Why does Conrad speak about the Roman conquest in Heart of Darkness and why is Marlow is compared to Buddha?
Conrad's reference to the Roman conquest of Britain is allegorical. Marlow's like a Roman soldier travelling to the very edge of the known world, exploring a strange new land, dark and exotic. He reflects on what must have been going through the soldiers' minds when they first encountered ancient Britain, and all the various hardships they had to endure—lousy weather, precious little to eat, and being forced to drink water from the polluted Thames.
Yet Marlow understands that there are differences between himself and the Roman soldiers. For one thing, his experiences have made him more reflective, more philosophical about things. Hence his being compared to Buddha. The Romans were driven by the desire for conquest in their exploration of Britain; Marlow initially saw his own colonial adventure as having a more noble motivation, one characterized by an unselfish belief in a higher cause. However, Marlow soon pauses as he recounts his tale, remembering how thoroughly disillusioned he had become with the entire colonial project by the end of his terrifying adventure.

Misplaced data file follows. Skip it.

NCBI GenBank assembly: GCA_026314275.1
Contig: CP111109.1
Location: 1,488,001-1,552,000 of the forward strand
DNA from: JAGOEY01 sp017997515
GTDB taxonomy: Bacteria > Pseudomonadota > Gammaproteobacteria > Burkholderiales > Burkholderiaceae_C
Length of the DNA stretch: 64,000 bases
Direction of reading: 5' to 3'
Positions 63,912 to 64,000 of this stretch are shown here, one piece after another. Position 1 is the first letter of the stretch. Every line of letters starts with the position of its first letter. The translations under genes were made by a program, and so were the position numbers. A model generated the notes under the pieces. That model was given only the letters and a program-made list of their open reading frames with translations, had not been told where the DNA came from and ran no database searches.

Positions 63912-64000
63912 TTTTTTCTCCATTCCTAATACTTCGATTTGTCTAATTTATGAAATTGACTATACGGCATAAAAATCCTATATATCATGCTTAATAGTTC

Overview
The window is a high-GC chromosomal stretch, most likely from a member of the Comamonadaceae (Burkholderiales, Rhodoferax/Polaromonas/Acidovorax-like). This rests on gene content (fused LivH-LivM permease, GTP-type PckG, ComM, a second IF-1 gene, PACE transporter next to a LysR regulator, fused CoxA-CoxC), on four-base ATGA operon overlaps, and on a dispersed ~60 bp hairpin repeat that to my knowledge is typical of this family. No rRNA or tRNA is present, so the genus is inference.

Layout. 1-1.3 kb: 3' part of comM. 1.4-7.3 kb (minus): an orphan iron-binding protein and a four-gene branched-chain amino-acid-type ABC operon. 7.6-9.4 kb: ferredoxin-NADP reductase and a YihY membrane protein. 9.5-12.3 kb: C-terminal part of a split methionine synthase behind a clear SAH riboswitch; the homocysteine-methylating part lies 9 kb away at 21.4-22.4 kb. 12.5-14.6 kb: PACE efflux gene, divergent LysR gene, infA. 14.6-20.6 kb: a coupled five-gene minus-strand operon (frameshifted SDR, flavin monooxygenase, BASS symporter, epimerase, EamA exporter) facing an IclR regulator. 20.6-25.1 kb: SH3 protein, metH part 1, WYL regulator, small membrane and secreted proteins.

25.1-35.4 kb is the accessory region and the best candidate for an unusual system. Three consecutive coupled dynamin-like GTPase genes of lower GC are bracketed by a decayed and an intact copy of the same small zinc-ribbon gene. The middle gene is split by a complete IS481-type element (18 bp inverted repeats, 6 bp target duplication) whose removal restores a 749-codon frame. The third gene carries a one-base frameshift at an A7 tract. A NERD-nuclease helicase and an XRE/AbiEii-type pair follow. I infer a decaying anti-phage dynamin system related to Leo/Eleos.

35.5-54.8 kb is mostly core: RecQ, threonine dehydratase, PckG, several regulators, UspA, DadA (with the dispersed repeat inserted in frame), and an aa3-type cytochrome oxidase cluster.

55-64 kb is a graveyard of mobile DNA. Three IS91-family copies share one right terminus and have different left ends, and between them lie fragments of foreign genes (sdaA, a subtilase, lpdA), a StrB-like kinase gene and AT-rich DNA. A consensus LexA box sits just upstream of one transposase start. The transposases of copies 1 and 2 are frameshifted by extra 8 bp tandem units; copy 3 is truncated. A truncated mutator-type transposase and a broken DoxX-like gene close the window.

At the beginning of the story, Marlow talks about the Roman conquest of England and what the area that is now London must have been like before the Romans came. He does this to make an analogy -- he is talking about how England used to be barbaric and comparing it to Africa in his own day. He is saying his journey in Africa was like that of a Roman soldier to England.
Marlow is compared to Buddha because his journey to Africa and his meeting with Kurtz has enlightened him. He knows more about the human soul than he did before.